Galveston: The Gilded Age of the Golden Isle is a documentary directed by University of Houston alumnus Robert Cozens, the director of Film Operations at KUHT, Houston's PBS affiliate. It was broadcast nationally on PBS on June 24, 1977. Paying particular attention to Galveston's economic development and Victorian architecture, the film traces the history of the city from its settlement by the Karankawa people to the throes of Prohibition. It also overviews ongoing restoration projects, such those related to the Strand Historic District and Grand Opera House.
Filmmaker King Wallis Vidor was born on February 8, 1894, in Galveston. His father, Charles Shelton Vidor, was a lumber producer and merchant with the Miller-Vidor Lumber Company, headquartered in Galveston. (The towns of Vidor and Milvand were named after him.) Growing up in the coastal city, Vidor survived the Galveston Hurricane of 1900.
Vidor began his career in film as a teenager, working as local a freelance newsreel cameraman and projectionist. After making a few amateur films, he opened his first film company, Hotex, in Houston. In 1915, a 21-year-old Vidor moved to Hollywood, directing his first feature film four years later. In 1922, he won a long-term contract with Goldwyn Studios (later part of MGM). Following the commercial success of The Big Parade (1925), Vidor became one of MGM's top studio directors. In 1929, he made his first sound film, Hallelujah!, which was also the first all-black musical.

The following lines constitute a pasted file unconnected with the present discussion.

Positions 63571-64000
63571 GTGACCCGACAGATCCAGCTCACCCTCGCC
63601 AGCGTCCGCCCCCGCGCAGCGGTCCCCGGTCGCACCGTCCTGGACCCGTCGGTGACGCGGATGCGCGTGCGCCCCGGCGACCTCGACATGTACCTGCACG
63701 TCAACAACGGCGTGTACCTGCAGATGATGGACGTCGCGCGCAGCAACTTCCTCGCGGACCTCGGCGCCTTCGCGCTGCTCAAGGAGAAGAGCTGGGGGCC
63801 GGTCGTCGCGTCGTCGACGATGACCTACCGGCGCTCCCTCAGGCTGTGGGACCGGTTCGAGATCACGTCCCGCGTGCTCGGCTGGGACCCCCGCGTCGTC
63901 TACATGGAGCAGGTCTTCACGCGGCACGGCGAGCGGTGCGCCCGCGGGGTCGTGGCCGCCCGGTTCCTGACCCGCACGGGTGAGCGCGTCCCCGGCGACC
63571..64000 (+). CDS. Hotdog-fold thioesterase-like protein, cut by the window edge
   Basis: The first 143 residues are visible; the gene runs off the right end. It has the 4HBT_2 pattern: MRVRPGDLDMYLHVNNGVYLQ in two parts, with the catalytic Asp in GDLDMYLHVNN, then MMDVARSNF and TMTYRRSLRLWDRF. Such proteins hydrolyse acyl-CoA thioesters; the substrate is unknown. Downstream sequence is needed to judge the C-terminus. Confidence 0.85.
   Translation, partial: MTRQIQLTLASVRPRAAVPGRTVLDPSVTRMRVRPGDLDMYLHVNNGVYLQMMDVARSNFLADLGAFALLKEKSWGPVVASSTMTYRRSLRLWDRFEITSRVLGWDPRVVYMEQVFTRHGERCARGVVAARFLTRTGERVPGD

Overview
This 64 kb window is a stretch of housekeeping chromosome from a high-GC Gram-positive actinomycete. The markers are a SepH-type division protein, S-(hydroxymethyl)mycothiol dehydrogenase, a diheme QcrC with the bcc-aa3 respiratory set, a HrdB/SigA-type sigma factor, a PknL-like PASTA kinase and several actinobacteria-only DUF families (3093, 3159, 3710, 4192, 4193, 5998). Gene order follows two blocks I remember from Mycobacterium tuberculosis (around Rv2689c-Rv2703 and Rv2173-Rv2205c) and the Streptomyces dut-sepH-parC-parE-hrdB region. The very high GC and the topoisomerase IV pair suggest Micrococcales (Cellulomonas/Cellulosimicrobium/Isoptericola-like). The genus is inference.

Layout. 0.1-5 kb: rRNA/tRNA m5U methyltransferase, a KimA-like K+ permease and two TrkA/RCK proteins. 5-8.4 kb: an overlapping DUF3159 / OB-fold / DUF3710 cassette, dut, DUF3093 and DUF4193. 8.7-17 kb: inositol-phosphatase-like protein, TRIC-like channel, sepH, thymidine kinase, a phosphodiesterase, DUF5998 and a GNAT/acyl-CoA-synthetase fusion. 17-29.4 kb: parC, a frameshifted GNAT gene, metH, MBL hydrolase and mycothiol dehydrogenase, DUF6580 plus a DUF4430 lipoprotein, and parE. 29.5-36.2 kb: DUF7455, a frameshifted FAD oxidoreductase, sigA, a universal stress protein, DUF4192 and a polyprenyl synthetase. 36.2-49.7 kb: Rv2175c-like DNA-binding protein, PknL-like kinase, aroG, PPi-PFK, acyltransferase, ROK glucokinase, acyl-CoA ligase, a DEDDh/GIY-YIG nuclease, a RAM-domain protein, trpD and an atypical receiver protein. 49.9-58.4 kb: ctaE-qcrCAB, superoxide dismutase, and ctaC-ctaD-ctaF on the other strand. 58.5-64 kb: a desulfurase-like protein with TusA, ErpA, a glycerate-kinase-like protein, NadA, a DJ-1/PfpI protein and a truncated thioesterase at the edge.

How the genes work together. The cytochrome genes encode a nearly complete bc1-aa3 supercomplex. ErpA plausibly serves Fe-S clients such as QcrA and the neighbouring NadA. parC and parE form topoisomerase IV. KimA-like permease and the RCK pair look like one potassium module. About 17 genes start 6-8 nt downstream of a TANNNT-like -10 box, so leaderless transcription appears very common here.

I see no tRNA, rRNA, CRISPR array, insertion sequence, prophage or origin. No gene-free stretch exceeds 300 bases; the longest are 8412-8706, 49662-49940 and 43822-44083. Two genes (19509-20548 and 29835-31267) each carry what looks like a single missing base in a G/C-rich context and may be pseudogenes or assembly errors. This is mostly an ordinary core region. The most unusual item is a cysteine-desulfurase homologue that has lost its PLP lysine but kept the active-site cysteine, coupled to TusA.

Vidor's successful career as a director continued well into the Golden Age of Hollywood, including Stella Dallas (1937), Duel in the Sun (1946), The Fountainhead (1949), and War and Peace (1956). He also directed the Kansas sequences in The Wizard of Oz (1939), including "Over the Rainbow," but did not receive screen credit. Vidor received five Academy Award nominations for Best Director, winning an Honorary Award in 1979 for his life's achievements. Directing films until 1980, he was entered into the Guinness Book of World Records for the longest career as a film director.
Vidor died on November 1, 1982, in California. He was 88 years old.